Lee, I agree with what you say about body mechanics, but if someone never gets out of the ivory tower, how effective do you think they will ever be in practice -- any practice? Being able to recite the company line about power and aiki and whatsis does not equate to being able to strike effectively. I know the way that karateka learn how to punch effectively, but I doubt that anyone within aikido would ever use those methods.
Yah, of course. You gotta test it in reality, the question is just with what? Learning to hit stuff with your fists can teach you a lot if you use it as an opportunity to learn how to get your whole body into your fist, or it can just teach you how to hit with a fist disconnected from your body. Learning to kick with the whole body behind the leg is also extremely valuable and can teach you a lot about how to simply just walk with power behind your steps rather than the standard shift balance forward way.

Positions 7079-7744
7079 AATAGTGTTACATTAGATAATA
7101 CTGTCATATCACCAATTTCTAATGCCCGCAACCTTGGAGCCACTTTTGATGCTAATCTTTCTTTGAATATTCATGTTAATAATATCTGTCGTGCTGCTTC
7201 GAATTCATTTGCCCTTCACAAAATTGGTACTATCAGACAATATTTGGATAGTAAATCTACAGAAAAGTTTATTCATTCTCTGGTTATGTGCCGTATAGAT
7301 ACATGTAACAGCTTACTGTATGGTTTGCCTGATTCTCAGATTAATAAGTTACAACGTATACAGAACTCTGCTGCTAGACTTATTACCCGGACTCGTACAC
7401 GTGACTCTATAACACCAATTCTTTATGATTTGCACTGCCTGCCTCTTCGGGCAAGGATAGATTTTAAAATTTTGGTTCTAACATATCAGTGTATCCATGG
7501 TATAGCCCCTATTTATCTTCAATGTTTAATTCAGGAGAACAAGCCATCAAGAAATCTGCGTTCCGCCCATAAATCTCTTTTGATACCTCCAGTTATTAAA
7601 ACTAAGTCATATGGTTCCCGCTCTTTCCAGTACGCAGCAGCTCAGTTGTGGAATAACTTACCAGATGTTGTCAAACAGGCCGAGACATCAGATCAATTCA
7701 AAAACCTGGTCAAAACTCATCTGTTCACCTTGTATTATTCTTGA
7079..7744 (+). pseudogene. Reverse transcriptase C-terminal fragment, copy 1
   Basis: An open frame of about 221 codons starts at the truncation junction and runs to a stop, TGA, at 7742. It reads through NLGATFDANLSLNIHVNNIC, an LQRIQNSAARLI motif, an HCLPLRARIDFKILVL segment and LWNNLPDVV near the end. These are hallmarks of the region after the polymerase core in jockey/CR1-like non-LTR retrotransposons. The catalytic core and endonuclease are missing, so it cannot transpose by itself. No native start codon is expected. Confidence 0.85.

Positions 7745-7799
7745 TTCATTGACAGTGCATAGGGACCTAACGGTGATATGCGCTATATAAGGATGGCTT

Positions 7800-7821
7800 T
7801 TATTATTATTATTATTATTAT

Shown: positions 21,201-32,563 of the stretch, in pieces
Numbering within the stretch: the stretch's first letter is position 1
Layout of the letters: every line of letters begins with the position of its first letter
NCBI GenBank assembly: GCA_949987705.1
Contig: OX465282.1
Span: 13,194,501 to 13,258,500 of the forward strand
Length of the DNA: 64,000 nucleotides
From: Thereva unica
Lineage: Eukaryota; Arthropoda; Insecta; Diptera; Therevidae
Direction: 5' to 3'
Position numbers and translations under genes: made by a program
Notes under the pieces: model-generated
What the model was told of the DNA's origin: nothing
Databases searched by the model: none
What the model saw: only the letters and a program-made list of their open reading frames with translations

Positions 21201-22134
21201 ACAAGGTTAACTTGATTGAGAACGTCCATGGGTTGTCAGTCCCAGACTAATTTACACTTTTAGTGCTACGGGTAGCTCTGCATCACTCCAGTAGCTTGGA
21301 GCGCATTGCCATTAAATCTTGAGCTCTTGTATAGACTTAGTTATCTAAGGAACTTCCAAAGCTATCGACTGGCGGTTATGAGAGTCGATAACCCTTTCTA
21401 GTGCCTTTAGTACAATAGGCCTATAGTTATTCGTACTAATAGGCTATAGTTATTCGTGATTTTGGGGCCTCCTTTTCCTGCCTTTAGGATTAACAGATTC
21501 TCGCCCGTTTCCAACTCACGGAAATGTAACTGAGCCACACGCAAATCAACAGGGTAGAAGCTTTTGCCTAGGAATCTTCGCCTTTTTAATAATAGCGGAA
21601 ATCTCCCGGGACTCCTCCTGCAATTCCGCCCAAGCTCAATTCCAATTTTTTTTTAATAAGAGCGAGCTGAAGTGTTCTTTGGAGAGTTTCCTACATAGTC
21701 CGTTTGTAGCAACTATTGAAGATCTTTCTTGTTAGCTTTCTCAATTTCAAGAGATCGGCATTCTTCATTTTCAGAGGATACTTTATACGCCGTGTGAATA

But, on the other hand, does it have to be an arm or a leg? Wasn't O'Sensei really fond of stabbing his jo into trees and what-not? Learning to drive power down the shaft of a spear would seem like it has a lot in common with driving power into the shaft of one's forearm and one's fist (or one's leg). Certain sorts of strikes like shomen or yokomen with jo or bokken also might have a lot in relation to the action of the reciprocal sides of the body acting to generate punches or strikes (could be viewed as rotation or counter-extension, whatever flavor floats your boat). At least in the pole-shaking training I have been shown, the mechanics are extremely similar.
I would thus think weapons training could also allow one to test the effectiveness of one's coordination if you are testing against real targets/resistance and not just swatting at the air. But when it comes to weapons training, I am really ignorant about higher level aspects of it since it was absent in just about all of the aikido passed down to me or when present just the wacky-sticks variety, and what I can do is sort of brutishly reverse engineered from learning how to punch or kick effectively.